Whether in business or sports the best long-term performers sustain their strength and energy, and reduce fatigue by cultivating a condition I call the High Performance State (HPS).
High Performance State
Energy is the capacity to do productive work. Building, growing, and operating a business requires tremendous amounts of executive energy. It is also subjects the mind and body to tremendous amounts of stress and fatigue.
So how does the average executive stack-up against an ultra-endurance athlete?
Clearly ultra-athletes spend most of their training and building their energy and the least amount of their time expending it. In contrast, executives spend most of their time expending energy and the least amount of time cultivating it.
The higher up you are in your organization, the more demands there are on your time and energy. A relevant finding from military performance studies is the higher the echelon of command and control, the greater the pressure and fatigue. The ability to do useful mental work and situational awareness declines as energy declines and fatigue increases.
Insufficient energy results in cumulative fatigue which reduces executive performance and can result in poor decision making and personal illness. Despite clear warnings of controllable malfunctions, human error due to fatigue was determined to be a root cause of the Chernobyl, Exxon Valdez, and the Challenger catastrophes.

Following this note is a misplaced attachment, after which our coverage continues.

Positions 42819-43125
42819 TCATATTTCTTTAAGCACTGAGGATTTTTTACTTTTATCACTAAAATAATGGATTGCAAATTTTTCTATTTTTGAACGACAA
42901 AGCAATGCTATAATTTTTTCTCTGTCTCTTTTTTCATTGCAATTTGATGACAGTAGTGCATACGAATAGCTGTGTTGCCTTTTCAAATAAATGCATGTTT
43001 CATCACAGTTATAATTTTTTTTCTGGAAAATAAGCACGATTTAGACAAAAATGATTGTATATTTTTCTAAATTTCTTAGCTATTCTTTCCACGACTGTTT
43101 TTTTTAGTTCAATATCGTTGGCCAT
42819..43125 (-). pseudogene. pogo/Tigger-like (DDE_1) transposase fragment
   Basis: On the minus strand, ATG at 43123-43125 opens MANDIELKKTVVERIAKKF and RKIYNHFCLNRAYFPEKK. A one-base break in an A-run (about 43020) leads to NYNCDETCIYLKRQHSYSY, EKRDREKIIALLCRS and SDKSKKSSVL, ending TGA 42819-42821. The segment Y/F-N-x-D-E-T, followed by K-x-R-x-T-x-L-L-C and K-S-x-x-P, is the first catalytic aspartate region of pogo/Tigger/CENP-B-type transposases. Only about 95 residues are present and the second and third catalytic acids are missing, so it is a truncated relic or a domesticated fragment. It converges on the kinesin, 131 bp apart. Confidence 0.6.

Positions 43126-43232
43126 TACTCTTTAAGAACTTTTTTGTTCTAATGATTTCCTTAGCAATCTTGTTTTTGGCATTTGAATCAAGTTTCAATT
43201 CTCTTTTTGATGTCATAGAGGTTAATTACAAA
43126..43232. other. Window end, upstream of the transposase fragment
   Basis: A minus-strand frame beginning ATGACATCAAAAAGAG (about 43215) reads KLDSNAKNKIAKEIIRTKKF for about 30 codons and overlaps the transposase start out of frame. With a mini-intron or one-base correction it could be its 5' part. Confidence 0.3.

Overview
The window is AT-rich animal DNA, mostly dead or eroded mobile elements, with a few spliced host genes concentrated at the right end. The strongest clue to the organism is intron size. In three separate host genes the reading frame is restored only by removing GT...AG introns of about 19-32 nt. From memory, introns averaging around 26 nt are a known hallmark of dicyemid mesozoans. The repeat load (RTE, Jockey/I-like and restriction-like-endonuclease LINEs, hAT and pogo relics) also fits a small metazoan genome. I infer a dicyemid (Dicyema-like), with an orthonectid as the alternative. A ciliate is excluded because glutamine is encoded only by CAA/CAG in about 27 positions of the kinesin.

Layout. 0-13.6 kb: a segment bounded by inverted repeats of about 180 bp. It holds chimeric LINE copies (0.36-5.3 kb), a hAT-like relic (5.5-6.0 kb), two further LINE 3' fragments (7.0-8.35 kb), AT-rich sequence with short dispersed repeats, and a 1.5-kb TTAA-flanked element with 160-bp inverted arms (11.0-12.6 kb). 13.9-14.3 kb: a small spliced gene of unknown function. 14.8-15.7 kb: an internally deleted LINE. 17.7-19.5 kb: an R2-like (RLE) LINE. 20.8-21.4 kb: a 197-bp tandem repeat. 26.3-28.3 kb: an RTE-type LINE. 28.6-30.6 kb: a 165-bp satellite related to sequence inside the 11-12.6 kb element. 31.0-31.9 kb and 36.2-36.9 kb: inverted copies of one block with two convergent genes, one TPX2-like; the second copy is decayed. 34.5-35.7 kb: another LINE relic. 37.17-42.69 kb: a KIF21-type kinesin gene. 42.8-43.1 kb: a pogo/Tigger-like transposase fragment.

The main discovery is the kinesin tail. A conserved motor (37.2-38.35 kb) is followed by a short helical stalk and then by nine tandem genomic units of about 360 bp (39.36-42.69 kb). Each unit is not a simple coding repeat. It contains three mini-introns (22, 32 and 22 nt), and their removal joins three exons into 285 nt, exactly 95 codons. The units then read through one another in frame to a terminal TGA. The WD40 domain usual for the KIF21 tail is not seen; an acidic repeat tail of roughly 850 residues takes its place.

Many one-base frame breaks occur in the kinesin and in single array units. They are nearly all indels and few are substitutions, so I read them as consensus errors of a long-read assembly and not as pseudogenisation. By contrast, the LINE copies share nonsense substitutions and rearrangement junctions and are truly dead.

You can gain deeper insights into the executive high performance state (HPS) in my corporate health case study.
“Being fit and energetic gives me at least four extra hours of productive time every day” — Richard Branson, CEO Virgin Group
What Other Leaders Do
Great business leaders routinely put health at the top of their list. They lead by example:
- Larry Ellison, founder of Oracle and ranked as the fifth wealthiest person on Earth, follows a disciplined routine to maintain his strength and stamina.
- Elon Musk, founder Tesla and SpaceX, co-founder PayPal and multi-billionaire businessman works out regularly and plays sports like tennis and swimming.
- Tim Cook, CEO Apple Inc. is known to be a fitness freak and loves cycling, hiking, and works out on a regular basis.
Clearly a foundation of solid health plays a key role in the productivity of these business leaders.
Your have many options (infographic) include the following:
- Apps and Wearables
- Corporate Wellness Programs
- Executive Health Programs
While better than nothing, these alternatives can be problematic from the executives point of view. These alternatives are “one size fits all” targeted at the general populations, and as such are not a good fit with these executive realities:
- Alternatives such as fitness classes or team sports operate on a fixed weekly schedule. Many executives can’t participate regularly due to business travel.
- Alternatives such as personal trainers or health retreats operate from locations away from the office. Many executives simply can’t fit an offsite commute into their already packed schedules.
- Alternatives such as information products are too generic, others like recipes are too intricate. These impose a cognitive cost on already overloaded executives.
- Alternatives such as health apps or fitness wearables sound good in principle. But the emerging body of evidence is that they don’t work as well as advertised and in some cases are even counter-productive.
“If the other guy is getting better, you’d better be getter better faster than the other guy is getting better…or you’re getting worse.” -Tom Peters
- Do You Read Fast Enough To Be Successful?, Forbes ↩
- Fitness habits of top entrepreneurs, leaders & CEOs, MSN Health & Fitness
Originally published at The Healthy Executive.